Thomas Dausgaard and BBC Scottish Symphony Orchestra release their second volume of Bartók’s orchestral works on Onyx Classics. The album’s centrepiece is their recording of the recently rediscovered original score of the composer’s The Miraculous Mandarin.

Bartók’s The Miraculous Mandarin (published as ‘A Pantomime in One Act’) was composed at a time of violent unrest in Hungary. The Soviet Hungarian Republic had collapsed in 1919 and was replaced by an ultra-nationalist regime which persecuted communists, Jews, and leftists, leaving over 1,500 dead and thousands imprisoned without trial. The work, set against this bloody political and social backdrop, is Bartók’s musical depiction of Lengyel’s “pantomime grotesque”.

Following its premiere by conductor Eugen Szenkar at Cologne Opera on 27 November, 1926, Germany banned its performance on moral grounds. Bartók reshaped the work into a concert suite, with the original score lost until recently.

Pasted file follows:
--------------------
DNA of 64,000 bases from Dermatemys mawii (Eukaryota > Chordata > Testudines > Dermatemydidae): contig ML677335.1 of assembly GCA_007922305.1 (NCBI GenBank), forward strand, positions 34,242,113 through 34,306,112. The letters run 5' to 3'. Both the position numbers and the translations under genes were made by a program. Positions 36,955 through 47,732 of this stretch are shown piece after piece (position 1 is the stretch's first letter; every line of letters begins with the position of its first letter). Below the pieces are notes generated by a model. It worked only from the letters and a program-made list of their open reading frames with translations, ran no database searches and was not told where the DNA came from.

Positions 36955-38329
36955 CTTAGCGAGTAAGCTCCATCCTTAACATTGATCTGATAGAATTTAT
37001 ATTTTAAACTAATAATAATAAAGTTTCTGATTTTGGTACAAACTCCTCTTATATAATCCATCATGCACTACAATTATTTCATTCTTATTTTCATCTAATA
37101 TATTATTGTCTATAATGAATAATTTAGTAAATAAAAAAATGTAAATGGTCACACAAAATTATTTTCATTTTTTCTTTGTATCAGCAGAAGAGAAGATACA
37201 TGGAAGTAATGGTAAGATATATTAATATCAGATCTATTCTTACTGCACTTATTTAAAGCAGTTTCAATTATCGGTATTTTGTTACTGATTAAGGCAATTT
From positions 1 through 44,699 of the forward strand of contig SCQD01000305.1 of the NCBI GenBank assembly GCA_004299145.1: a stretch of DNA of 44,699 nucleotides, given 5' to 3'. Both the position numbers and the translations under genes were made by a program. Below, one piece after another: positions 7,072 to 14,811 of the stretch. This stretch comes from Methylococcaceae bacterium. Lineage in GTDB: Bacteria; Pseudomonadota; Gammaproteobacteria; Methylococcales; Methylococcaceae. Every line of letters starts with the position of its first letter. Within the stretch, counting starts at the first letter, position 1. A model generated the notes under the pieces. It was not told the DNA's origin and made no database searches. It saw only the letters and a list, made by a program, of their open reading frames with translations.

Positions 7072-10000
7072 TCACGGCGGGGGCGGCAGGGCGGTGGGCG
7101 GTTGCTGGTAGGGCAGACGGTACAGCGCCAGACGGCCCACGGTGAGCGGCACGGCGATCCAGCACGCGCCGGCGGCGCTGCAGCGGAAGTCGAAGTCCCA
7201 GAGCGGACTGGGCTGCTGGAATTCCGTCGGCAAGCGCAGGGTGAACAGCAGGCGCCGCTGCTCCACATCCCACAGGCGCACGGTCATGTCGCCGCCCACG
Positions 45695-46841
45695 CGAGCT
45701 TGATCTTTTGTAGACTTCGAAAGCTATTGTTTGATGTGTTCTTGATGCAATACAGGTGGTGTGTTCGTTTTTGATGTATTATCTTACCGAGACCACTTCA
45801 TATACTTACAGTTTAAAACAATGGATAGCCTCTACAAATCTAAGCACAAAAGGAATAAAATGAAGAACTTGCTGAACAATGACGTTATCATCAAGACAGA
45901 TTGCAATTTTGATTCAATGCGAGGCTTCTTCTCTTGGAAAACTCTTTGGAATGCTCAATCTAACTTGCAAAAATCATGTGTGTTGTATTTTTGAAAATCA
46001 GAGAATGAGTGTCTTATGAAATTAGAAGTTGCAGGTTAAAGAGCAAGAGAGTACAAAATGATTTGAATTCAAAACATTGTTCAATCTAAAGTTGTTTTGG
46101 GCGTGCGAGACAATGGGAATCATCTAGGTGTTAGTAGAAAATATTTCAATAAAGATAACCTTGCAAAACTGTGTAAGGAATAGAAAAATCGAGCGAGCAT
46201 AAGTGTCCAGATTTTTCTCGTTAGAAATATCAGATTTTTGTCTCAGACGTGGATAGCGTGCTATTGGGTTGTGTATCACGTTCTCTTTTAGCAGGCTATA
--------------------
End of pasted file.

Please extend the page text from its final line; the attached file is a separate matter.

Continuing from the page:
Dausgaard said, “Our second Bartok release of his orchestral works celebrates the stylistic and emotional width of his music: from the early expressive Suite no 2, to music inspired by his folk music collections in Hungarian peasant songs and to the raw energy of his perhaps least folk-inspired work, The miraculous mandarin. In spite of its often dream like character, it is Music sometimes so offensively realistic that it was censored and cut for its Budapest premiere. Our recording uses the recently discovered original score without censored cuts – enjoy this opportunity to finally hear it in the shape it was conceived!”

The album, which also includes Hungarian Peasant Songs for orchestra, BB 107, Sz. 100 and Suite No. 2, Op. 4, BB. 40, Sz. 34, is available in stores and online on Onyx Classics from 26 February, 2021.

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